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  9. SOC

    SOC Senior Member

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    OMG! We sure don't want people running off their mouths and being indiscreet about... Higgs bosons! :eek: :rolleyes:

    Honestly, this new code is seriously scary. Government approval is necessary before you talk to the media about your research of any sort? What is this, Animal Farm? WTH is going on over there? If I were a researcher in the UK, I'd be looking for a post in another country. When the government starts controlling what scientists can say, basic science takes a trip down the outhouse hole. Science has to at least try to be about honest investigation, not what is politically expedient.

    This reminds me of the (probably fictitious, but who knows)* story about some US state that legislated pi to be 3.2 instead of the infinite irrational number it is in fact. Apparently some people think scientific (including mathematical) truth can be legislated.

    *Nope, not fictitious. An arrogant physician in Indiana decided he knew a better way to calculate pi, decided to copywrite it, and offered to let the state government use his method if the state adopted his "mathematical truth" as state law. A bill was drafted and proposed to that effect.
    http://mentalfloss.com/article/30214/new-math-time-indiana-tried-change-pi-32

    Fortunately, the bill in question was never passed into law.
     
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  10. worldbackwards

    worldbackwards A unique snowflake

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    Earth
    This is part of a trend in the UK. Not so long since, a lobbying bill was published which did nothing about third party lobbying for multi-nationals but incidentally managed to crack down on charities, trade unions, think tanks and just about everyone who might possibly be opposed to the government's slash and burn agenda, hampering them from speaking out in the run up to an election, or doing much else in fact.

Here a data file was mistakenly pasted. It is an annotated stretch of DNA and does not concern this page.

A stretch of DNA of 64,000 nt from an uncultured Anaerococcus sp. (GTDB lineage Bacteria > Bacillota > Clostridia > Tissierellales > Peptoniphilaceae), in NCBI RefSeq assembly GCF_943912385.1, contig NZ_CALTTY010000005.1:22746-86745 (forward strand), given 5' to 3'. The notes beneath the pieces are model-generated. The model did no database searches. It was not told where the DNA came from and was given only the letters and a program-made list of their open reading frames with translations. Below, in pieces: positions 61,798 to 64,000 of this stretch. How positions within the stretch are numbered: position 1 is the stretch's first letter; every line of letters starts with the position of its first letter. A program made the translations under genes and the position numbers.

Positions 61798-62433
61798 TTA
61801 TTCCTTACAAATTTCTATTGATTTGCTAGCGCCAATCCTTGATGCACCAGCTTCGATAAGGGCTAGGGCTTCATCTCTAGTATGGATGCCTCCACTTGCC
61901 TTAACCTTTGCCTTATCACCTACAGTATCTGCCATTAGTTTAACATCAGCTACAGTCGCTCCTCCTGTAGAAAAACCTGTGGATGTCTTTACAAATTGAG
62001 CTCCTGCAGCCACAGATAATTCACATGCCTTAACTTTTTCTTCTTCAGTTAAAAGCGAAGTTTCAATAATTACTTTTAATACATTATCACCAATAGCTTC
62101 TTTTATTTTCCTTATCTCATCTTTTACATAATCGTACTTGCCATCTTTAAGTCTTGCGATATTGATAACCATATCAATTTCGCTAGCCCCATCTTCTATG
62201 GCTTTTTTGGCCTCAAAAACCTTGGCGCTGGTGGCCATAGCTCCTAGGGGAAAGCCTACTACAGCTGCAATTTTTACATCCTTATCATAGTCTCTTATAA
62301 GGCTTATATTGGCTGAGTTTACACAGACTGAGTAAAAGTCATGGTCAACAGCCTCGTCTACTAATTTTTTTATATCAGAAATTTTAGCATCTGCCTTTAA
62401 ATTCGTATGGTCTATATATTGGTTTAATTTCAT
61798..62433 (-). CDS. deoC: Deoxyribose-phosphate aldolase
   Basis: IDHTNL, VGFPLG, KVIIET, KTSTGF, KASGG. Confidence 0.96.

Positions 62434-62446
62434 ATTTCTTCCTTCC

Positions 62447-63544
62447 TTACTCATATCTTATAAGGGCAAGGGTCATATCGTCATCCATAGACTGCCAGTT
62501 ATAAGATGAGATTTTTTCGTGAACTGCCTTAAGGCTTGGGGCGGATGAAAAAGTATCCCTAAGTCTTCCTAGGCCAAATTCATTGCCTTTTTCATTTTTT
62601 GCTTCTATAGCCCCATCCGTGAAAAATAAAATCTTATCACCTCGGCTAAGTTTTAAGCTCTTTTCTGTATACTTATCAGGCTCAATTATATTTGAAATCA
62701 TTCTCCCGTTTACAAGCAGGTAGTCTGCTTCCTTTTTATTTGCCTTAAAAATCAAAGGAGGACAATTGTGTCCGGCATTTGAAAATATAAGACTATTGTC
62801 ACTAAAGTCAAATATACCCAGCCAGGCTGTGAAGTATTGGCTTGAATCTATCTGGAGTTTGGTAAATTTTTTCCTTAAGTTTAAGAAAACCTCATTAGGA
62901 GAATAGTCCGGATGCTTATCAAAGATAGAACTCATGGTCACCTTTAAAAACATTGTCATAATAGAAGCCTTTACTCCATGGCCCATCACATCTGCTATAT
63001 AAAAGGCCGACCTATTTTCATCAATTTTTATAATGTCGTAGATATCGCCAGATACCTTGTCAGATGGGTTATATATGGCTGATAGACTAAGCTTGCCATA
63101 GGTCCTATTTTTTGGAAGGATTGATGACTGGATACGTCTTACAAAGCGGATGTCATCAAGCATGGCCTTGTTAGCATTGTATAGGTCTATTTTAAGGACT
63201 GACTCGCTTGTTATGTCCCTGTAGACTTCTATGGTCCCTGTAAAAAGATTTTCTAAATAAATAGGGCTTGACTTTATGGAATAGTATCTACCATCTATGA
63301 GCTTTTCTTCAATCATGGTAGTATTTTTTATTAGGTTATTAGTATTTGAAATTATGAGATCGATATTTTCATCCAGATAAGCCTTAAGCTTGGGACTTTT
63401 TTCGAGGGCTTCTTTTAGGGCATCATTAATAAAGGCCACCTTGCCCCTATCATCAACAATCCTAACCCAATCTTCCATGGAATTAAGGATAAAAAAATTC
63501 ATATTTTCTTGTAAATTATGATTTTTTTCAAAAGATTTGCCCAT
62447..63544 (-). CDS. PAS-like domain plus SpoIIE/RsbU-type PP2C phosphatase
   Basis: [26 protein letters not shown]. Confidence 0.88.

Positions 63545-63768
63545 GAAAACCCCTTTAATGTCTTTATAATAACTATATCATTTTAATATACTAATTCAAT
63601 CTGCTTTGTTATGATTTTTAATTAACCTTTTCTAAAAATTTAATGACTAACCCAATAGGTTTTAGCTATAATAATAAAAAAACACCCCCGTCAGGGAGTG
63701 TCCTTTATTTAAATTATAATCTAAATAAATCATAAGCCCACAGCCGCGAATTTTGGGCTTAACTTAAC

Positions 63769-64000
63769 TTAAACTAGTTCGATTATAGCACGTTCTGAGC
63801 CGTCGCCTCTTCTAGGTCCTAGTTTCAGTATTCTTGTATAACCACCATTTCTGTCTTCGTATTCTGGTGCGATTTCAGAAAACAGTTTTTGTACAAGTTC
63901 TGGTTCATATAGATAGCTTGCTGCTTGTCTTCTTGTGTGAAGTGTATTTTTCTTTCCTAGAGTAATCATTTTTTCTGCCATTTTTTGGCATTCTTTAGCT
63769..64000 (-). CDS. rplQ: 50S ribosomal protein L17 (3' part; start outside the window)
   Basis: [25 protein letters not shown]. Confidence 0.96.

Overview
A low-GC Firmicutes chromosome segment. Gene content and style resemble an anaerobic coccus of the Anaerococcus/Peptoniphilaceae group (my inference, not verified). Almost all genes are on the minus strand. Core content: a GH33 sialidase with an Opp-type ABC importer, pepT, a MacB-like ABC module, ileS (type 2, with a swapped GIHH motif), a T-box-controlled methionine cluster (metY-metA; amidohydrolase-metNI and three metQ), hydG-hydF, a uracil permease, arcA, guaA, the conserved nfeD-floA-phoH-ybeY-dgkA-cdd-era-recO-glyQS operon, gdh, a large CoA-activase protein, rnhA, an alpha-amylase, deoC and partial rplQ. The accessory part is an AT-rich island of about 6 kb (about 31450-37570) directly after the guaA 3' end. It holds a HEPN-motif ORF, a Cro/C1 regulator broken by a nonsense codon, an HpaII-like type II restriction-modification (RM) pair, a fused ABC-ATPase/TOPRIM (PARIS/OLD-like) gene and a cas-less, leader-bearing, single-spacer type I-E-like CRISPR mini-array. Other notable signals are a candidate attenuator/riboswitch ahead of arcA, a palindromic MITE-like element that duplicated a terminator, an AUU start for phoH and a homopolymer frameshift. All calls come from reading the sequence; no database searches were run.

There have also been attempts to get rid of legal challenges to the government, in order to stop 'vexatious' attempts to disrupt public policy (stop me if you've heard this one before...)
     
    Last edited: Apr 7, 2015
  11. jimells

    jimells Senior Member

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    Our Dear Leaders must be seriously worried about the pitchforks. Most institutions are remarkably efficient when it comes to weeding out potential troublemakers, so there's little need for ham-fisted government censors. This applies to academic and media institutions and pretty much everywhere else.

    Noam Chomsky tells a very interesting story about academic censorship in his book "Understanding Power". In 1984 a graduate student named Norman Finkelstein became interested in a best-selling book titled "From Time Immemorial" by Joan Peters:

    And Finkelstein's career was destroyed for many years. The rest of the story about how Chomsky help wreck the book's reputation is very interesting. Folks that want to understand how power really works will want to read it at his website.